Researchers have discovered that while people are able to tell millions of colors apart, they have difficulty remembering specific shades because the brain has a tendency to store color information based on basic hues.
Led by Jonathan Flombaum, the researchers were able to counter standard assumptions regarding memory, showing for the first time that people's color memories are guided by biases favoring "best" versions of basic colors over the actual colors seen in a study published in the Journal of Experimental Psychology: General.
For example, ultramarine, cobalt, navy and azure are all hues but the brain stores them as simply "blue" in the memory. The brain's tendency of categorizing colors thus leads to people more accurately remembering colors if what they saw is a good example of a certain category.
For the study, the researchers tasked subjects with looking at a color with 180 different hues and finding the "best" examples of yellow, orange, purple, green, pink and blue they can find. With a different group of subjects, the researchers conducted a memory experiment where participants viewed a colored square for a tenth of a second and were asked to identify the color they saw from the color wheel.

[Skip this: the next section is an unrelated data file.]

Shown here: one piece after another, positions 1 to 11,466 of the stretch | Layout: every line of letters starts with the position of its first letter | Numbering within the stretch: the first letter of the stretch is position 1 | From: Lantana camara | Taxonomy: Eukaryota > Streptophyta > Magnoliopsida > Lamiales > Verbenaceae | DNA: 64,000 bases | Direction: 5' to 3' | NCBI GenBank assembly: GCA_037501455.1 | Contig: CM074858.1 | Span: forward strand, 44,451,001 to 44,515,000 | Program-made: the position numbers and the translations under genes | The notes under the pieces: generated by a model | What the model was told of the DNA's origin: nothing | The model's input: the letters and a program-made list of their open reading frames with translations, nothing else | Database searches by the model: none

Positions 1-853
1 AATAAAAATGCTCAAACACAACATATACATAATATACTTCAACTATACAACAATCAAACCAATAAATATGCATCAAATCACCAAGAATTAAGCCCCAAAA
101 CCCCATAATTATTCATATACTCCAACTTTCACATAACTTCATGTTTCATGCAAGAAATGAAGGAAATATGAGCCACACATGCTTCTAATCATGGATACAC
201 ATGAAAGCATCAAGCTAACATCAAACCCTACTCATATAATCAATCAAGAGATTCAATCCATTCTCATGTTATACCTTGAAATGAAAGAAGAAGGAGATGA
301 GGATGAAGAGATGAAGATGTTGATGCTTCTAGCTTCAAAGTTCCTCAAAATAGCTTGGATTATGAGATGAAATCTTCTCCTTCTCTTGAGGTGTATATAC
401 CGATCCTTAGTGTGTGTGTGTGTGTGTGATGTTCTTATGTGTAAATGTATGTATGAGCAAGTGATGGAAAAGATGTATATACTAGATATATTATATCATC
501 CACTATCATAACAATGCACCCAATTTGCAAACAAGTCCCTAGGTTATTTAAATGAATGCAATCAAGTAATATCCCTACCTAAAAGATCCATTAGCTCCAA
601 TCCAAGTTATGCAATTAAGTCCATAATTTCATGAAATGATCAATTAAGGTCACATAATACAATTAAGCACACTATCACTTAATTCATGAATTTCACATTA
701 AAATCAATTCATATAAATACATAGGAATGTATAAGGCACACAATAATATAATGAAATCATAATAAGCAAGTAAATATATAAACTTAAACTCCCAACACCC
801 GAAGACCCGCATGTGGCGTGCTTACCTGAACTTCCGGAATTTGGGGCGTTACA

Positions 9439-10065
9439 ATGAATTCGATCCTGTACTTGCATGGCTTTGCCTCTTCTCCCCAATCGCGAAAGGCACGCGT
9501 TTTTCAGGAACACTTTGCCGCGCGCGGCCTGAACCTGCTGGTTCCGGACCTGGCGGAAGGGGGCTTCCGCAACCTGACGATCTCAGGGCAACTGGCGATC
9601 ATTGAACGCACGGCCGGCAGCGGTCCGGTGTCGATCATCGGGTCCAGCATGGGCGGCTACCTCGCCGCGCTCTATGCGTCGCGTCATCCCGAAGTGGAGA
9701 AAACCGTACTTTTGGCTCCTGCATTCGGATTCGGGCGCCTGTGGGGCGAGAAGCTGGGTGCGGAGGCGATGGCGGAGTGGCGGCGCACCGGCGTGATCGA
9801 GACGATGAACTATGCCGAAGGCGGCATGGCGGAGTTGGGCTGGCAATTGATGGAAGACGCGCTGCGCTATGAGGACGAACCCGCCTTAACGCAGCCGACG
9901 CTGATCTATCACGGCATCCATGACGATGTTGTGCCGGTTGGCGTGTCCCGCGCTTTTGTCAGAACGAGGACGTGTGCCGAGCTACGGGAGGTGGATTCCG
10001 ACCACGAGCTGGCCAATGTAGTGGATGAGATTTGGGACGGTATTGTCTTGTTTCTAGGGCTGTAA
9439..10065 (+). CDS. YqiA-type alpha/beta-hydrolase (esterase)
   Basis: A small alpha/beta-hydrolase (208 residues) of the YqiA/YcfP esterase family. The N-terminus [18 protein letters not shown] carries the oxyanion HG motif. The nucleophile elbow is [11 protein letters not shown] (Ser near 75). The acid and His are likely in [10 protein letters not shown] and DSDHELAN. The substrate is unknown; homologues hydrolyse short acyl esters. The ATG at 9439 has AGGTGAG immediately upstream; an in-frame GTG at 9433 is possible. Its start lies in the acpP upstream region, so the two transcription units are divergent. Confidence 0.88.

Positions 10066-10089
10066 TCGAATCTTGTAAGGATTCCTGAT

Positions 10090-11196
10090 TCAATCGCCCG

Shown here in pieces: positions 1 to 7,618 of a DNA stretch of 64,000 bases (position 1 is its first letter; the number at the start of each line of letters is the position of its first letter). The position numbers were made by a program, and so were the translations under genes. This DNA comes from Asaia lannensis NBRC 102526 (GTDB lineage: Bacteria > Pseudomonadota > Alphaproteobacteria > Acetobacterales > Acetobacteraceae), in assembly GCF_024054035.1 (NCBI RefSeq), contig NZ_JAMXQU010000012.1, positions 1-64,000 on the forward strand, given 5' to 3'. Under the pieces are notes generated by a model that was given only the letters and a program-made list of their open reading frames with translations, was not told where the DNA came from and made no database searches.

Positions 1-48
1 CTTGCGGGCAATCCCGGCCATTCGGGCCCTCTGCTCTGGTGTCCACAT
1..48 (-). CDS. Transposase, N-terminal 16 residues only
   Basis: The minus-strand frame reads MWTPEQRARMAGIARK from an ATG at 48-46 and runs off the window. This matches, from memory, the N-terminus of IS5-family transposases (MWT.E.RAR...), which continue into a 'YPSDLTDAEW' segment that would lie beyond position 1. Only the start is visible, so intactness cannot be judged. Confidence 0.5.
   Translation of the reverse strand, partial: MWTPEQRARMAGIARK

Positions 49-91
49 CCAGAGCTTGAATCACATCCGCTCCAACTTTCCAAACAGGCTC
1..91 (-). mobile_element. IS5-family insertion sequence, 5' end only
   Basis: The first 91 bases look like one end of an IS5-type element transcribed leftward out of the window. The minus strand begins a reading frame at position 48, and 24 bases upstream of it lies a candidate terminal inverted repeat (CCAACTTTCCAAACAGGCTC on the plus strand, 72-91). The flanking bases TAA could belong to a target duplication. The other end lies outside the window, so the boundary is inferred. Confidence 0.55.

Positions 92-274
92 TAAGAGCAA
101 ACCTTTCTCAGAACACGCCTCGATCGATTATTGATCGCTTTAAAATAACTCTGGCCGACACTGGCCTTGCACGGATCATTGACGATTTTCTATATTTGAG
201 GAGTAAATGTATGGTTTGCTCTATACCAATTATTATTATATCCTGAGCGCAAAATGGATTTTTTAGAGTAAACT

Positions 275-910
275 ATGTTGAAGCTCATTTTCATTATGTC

When matching hues, both groups of subjects had the tendency of choosing "best" colors as the basic hues representative of a color. However, the bias was more evident with the second group tasked with identifying hues they were shown for just a tenth of a second.
According to Flombaum, the brain has a trick when it comes to storing information about colors.
"We tag the color with a coarse label. That then makes our memories more biased, but still pretty useful," he explained.
The results of the study have broad implications on understanding visual working memory. Flombaum said people usually remember the things they see in a prototypical manner. It's not that the brain does not have the capacity for remembering millions of colors but that the mind instead chooses to reconcile common details into a more limited category driven by language. This is why something teal may be remembered as being more "green" or more "blue," while something coral will be tagged as more "orange" or more "pink," for instance, and the category assigned to a color affects what an individual thinks they saw.
Gi-Yeul Bae, Sarah Allred and Maria Olkkonen also contributed to the study.
Photo: Dean Hochman | Flickr